Clark Little has made a career getting pounded by massive waves over and over and over again — and it’s absolutely awesome.
With only a pair of flippers, a camera, and a very strong waterproof case, Little dives straight into the same bone crushing waves that most people run away from.
The result? Flawless images of the ocean wrapping around itself in a perfectly hollowed tube.
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His techniques can seem a little unconventional — sometimes even diving into what seems like pure sand — but have won him numerous photography awards, including the Oceans Photography Award from the Smithsonian National Museum. Even the New York Times once coined him as a “master of photography.”
Little’s newly released book Shorebreak showcases pictures taken during his last four years of travel and from the islands of his home state, Hawaii. The glossy-book is 160 pages of the world’s ocean, as seen from the eye of a wave.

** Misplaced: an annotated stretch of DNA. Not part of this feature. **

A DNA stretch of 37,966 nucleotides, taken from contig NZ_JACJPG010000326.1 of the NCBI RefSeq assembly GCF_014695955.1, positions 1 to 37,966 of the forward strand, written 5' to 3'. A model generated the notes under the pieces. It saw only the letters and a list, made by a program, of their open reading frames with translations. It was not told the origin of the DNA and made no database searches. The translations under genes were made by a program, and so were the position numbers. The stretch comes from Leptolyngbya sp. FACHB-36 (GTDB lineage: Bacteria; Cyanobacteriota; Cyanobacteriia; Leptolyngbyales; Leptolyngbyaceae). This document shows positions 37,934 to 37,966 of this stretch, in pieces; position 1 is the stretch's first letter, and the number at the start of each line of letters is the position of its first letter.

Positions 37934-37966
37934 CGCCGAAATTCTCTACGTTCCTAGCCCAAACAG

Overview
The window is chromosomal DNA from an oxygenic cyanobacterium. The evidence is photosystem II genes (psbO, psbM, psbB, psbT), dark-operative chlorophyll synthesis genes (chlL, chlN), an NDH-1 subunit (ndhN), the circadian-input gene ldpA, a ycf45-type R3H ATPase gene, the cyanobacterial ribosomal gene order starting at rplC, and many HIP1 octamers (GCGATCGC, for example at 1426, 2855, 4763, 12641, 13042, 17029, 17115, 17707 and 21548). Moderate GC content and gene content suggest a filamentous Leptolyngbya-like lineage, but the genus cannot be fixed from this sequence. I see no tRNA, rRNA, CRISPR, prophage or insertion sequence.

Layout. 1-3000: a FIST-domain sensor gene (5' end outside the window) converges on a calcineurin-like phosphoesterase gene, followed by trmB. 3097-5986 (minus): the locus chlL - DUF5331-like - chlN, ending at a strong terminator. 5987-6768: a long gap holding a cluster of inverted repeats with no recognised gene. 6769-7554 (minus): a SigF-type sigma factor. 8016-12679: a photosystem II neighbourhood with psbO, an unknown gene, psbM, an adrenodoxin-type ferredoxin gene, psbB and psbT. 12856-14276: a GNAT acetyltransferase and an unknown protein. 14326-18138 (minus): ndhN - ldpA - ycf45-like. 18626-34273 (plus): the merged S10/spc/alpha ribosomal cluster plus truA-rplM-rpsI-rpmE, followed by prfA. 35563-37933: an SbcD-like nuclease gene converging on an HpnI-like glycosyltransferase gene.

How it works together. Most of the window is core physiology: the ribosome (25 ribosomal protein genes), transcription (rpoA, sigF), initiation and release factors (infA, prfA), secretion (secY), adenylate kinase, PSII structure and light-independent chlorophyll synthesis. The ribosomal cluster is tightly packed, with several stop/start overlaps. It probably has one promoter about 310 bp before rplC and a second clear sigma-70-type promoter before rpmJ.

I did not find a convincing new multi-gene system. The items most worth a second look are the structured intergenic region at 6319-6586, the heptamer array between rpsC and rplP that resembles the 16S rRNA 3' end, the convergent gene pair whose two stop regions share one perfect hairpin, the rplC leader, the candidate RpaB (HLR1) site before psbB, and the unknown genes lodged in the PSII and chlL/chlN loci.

At times, it is sandy, playful and sun kissed. At other times, however, the photos are much less inviting, with ocean floors that growl with jagged reef or frothy wave lips that curl before an ominous night sky. Readers are forced to take in the world as Little sees it — from the center of the impact zone.
Watch Little take an ocean pounding to get the perfect shot:
To learn more about the photographer or purchase his book, visit his website at ClarkLittlePhotography.com.
Link to article: www.huffingtonpost.com/2013/12/10/clark-little-book_n_4416508.html?utm_hp_ref=travel&ir=Travel